If a little bit of water is moving, it’s quantified in gallons per minute. A bathroom sink might deliver 1.5 gallons per minute. If a lot of water is moving, then the measurement of choice is cfs, cubic feet per second. A fire hose delivers about 4.5 cubic feet per second.

If water is sitting in a reservoir or being bought or sold, then people talk about acre-feet of water. One acre-foot of water equals 43,560 cubic feet, or 325,851 gallons. An unofficial rule of California water politics holds that if you want to make an amount of water sound large, use gallons. If you’d like to make it sound small, set your units to acre-feet or even million acre-feet.

American Aqueduct: The Great California Water Saga

Alexis Madrigal dives into the history of the California water supply, the proposed changes to it, and the debates surrounding these changes. The topic seems to be a local issue, but as Madrigal points out, California provides much of the food we rely on day to day so the results of these changes will ultimate affect us all.

Kiribati is a flyspeck of a United Nations member state, a collection of 33 islands necklaced across the central Pacific. Thirty-two of the islands are low-lying atolls; the 33rd, called Banaba, is a raised coral island that long ago was strip-mined for its seabird-guano-derived phosphates. If scientists are correct, the ocean will swallow most of Kiribati before the end of the century, and perhaps much sooner than that.

Drowning Kiribati

What is it like to know that your home is disappearing? What is it like to run a country that is disappearing; a country with 300,000 people? Anote Tong, the president of Kiribati, is living out these questions. Jeffrey Goldberg examines his difficult and perhaps impossible quest to find a solution.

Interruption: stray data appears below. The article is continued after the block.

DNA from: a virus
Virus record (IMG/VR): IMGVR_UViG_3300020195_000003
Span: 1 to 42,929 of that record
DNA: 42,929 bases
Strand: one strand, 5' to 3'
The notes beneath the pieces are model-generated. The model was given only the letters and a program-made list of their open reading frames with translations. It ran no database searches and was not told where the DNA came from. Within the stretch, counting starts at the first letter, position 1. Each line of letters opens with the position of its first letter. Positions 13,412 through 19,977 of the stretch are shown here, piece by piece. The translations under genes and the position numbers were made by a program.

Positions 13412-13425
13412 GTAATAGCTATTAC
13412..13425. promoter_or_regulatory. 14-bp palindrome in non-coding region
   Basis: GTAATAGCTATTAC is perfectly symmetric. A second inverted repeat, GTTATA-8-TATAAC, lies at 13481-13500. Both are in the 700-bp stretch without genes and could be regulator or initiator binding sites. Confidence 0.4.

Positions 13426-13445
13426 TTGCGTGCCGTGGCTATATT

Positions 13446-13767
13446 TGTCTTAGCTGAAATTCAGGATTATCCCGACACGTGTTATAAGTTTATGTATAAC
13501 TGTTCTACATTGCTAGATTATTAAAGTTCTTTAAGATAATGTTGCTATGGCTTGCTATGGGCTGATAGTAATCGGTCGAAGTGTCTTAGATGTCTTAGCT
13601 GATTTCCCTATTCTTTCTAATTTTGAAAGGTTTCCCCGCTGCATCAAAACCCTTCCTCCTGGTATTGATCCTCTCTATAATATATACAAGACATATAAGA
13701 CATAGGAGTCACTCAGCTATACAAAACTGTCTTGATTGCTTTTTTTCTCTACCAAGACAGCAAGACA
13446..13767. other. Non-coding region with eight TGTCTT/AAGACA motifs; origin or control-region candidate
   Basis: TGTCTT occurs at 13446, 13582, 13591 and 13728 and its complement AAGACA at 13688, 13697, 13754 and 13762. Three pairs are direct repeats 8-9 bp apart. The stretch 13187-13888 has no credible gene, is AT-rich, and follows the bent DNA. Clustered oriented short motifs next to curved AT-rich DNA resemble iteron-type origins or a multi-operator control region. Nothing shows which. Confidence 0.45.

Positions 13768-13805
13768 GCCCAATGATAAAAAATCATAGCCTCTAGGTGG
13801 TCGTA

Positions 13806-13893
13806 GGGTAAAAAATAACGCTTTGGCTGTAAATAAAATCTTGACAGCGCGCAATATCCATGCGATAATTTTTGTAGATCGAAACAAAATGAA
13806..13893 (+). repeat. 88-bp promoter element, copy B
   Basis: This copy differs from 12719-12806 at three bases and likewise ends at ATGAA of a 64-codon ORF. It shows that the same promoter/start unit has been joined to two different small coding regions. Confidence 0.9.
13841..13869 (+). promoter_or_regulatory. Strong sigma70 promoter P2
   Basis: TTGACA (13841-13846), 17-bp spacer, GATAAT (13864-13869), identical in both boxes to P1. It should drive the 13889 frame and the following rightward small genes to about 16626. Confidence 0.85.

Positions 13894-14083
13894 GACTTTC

All together, more than half the world’s people live in countries where water tables are falling. The politically troubled Arab Middle East is the first geographic region where grain production has peaked and begun to decline because of water shortages, even as populations continue to grow. Grain production is already going down in Syria and Iraq and may soon decline in Yemen. But the largest food bubbles are in India and China. In India, where farmers have drilled some 20 million irrigation wells, water tables are falling and the wells are starting to go dry. The World Bank reports that 175 million Indians are being fed with grain produced by overpumping. In China, overpumping is concentrated in the North China Plain, which produces half of China’s wheat and a third of its corn. An estimated 130 million Chinese are currently fed by overpumping.

The New Geopolitics of Food

Sustainability is a buzzword, a catchphrase, a marketing term, right? Sometimes I think the word has been greenwashed into oblivion. And yet the underlying concept of sustainability — that our practices related to consumption of natural resources ought to be non-destructive, replicable, and endurable — cannot be just a trend. It is of utmost importance as humans gain more and more power over the earth. Lester Brown explores the ways people across the globe are feeding themselves and enriching their countries based on short-sighted, unsustainable practices.